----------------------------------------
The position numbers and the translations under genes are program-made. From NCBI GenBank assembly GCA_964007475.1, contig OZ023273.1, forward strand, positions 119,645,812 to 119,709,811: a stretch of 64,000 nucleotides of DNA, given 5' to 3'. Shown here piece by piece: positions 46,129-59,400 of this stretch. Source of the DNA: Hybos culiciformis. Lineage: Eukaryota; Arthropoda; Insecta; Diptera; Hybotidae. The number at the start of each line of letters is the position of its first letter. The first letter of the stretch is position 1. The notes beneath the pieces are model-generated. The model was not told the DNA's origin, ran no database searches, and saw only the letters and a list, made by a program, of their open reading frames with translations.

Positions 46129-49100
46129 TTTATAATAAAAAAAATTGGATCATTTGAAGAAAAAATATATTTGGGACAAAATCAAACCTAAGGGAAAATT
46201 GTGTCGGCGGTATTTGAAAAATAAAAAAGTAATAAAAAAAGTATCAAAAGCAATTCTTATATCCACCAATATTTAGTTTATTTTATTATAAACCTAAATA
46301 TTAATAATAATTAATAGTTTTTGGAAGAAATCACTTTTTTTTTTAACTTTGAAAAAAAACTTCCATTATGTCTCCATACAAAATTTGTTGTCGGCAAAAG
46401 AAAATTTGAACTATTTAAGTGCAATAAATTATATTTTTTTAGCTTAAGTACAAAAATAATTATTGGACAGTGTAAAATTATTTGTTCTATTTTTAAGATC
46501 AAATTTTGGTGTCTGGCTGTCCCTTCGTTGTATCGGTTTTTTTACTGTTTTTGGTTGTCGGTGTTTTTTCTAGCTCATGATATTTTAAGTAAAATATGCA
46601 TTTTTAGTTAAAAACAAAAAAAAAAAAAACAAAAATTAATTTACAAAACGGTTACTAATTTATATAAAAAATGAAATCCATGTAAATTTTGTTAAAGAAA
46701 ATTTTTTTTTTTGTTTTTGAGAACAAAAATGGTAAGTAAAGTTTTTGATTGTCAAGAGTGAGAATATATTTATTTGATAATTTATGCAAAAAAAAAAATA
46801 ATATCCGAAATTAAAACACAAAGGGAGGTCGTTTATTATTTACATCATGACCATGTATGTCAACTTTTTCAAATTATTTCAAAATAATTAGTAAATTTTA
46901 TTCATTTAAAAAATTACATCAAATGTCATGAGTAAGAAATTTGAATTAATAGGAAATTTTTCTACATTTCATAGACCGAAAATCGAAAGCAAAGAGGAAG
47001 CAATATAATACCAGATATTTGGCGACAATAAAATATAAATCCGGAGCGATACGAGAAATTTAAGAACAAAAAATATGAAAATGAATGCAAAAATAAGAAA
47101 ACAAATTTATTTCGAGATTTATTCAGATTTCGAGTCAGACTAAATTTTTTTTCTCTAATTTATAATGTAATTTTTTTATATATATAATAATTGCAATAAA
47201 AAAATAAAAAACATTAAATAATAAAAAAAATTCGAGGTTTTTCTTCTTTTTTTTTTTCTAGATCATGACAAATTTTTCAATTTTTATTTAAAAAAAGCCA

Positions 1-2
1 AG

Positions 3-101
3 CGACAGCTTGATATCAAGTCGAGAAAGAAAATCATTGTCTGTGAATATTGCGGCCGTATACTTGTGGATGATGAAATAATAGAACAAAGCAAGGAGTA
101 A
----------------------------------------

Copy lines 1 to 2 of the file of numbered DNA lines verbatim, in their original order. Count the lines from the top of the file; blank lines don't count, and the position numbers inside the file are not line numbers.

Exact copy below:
The position numbers and the translations under genes are program-made. From NCBI GenBank assembly GCA_964007475.1, contig OZ023273.1, forward strand, positions 119,645,812 to 119,709,811: a stretch of 64,000 nucleotides of DNA, given 5' to 3'. Shown here piece by piece: positions 46,129-59,400 of this stretch. Source of the DNA: Hybos culiciformis. Lineage: Eukaryota; Arthropoda; Insecta; Diptera; Hybotidae. The number at the start of each line of letters is the position of its first letter. The first letter of the stretch is position 1. The notes beneath the pieces are model-generated. The model was not told the DNA's origin, ran no database searches, and saw only the letters and a list, made by a program, of their open reading frames with translations.

Positions 46129-49100